Advantage In Vintage: My post this month comes in the form of a book review. But before I go on, first what was the Ambassador Magazine? For many the Ambassador Magazine is not one instantly known, it was not a fashion magazine in the ilk of Vogue and Vanity Fair but rather a trade publication. The Ambassador was described as “Probably the most daring and enterprising magazine ever conceived”. The magazine was designed to promote British manufacture to the export market but had “adventurous” editorial too.

Now, onto the book itself.  Promoting post-war British textiles and fashion is a V & A book, giving it clout to begin with. Written by Christopher Breward and Claire Wilcox, it is both informative and enjoyable. The book is divided into sections on Hans and Elisabeth Juda, the founders of the magazine, art work in the magazine and then the promotion of textiles for furnishing and fashion. The book gives you not only a great impression of the magazine itself, but the products which were promoted by it too.

If you are a fashion photography addict like me, then you are in for an absolute TREAT. I had probably seen no more than ten pictures of the magazine before. There are some particularly gorgeous pictures of model Barbara Goalen throughout, who also appears on the front cover.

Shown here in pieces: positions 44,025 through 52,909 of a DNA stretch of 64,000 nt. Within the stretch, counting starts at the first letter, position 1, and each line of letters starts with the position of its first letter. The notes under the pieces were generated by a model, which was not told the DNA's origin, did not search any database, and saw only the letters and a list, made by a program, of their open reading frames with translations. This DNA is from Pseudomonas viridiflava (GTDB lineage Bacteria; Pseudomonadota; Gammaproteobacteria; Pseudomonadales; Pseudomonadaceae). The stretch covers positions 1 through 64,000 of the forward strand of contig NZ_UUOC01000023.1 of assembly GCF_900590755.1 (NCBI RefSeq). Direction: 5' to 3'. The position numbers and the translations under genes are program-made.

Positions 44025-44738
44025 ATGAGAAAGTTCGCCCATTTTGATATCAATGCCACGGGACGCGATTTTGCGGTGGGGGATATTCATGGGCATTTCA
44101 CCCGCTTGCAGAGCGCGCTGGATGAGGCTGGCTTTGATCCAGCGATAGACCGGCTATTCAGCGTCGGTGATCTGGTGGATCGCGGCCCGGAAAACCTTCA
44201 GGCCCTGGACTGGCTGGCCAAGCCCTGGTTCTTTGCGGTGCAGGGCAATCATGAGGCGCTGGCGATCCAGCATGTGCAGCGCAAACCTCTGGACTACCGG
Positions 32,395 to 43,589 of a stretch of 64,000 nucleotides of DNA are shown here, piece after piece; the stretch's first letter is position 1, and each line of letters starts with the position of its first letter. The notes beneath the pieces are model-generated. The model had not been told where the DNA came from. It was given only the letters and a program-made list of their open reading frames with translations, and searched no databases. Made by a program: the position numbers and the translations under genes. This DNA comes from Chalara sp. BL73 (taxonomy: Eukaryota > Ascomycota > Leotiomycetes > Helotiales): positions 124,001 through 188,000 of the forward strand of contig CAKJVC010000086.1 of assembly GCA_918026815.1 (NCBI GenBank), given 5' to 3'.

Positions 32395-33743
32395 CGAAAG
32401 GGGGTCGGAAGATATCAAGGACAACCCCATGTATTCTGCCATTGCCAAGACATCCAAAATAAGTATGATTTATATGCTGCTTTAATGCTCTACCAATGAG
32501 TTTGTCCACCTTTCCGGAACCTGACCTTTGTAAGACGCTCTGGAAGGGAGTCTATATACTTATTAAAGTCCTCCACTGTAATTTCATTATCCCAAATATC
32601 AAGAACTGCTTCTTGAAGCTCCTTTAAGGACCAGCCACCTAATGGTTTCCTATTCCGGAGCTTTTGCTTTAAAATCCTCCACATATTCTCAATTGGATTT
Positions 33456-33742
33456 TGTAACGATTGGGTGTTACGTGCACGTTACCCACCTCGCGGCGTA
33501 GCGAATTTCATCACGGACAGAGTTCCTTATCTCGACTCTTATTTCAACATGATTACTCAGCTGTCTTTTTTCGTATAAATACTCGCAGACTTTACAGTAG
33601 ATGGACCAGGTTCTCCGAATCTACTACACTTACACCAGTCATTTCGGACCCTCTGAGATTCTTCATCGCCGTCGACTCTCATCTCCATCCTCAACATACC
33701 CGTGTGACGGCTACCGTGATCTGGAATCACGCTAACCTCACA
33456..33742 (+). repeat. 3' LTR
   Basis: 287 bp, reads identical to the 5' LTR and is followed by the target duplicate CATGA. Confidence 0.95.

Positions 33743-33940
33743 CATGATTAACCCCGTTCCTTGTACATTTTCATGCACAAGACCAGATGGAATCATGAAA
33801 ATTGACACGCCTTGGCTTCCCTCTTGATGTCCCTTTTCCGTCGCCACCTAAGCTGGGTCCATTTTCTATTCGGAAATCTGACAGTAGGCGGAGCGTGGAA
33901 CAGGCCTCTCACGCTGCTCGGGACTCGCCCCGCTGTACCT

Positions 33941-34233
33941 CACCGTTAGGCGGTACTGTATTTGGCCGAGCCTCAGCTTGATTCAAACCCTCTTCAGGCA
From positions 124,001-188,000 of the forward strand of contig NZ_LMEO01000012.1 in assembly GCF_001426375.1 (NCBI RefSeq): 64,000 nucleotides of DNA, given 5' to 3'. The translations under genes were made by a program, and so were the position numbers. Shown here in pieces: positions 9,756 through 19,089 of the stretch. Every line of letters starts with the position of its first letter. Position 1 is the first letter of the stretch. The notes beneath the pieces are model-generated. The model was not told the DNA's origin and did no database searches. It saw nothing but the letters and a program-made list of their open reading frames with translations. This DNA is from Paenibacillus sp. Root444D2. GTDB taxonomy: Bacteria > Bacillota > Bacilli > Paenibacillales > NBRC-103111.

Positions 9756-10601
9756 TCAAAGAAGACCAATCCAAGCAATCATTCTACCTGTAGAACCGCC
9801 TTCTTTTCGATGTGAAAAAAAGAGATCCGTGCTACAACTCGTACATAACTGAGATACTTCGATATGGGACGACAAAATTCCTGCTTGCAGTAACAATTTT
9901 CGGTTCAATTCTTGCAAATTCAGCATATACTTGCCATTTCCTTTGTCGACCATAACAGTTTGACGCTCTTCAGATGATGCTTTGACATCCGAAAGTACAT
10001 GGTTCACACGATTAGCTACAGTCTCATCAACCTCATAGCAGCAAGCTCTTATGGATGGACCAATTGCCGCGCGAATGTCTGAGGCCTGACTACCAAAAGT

The book weighs in at 240 pages and is absolutely packed. This is a real coffee table book, and I think you could buy it for the pictures alone! Not only an interesting book for those with a passion for fashion and textiles, but those interested in graphics, art and photography too.

The book left me wanting to take a visit to the Victoria and Albert museum archives to view the copies of the Ambassador and the original negatives that are held there!

If you want to find out more about the magazine there is a talk at the Victoria and Albert Museum on the 23rd November where there will be the opportunity to see examples of the magazine too.

Advantage In Vintage is Liz Tregenza, a vintage collector and fashion historian.
Not only does Liz love vintage but also the social history connected to the clothes.
Liz primarily collects garments from the Forties and Fifties and has a passion for novelty print textiles.

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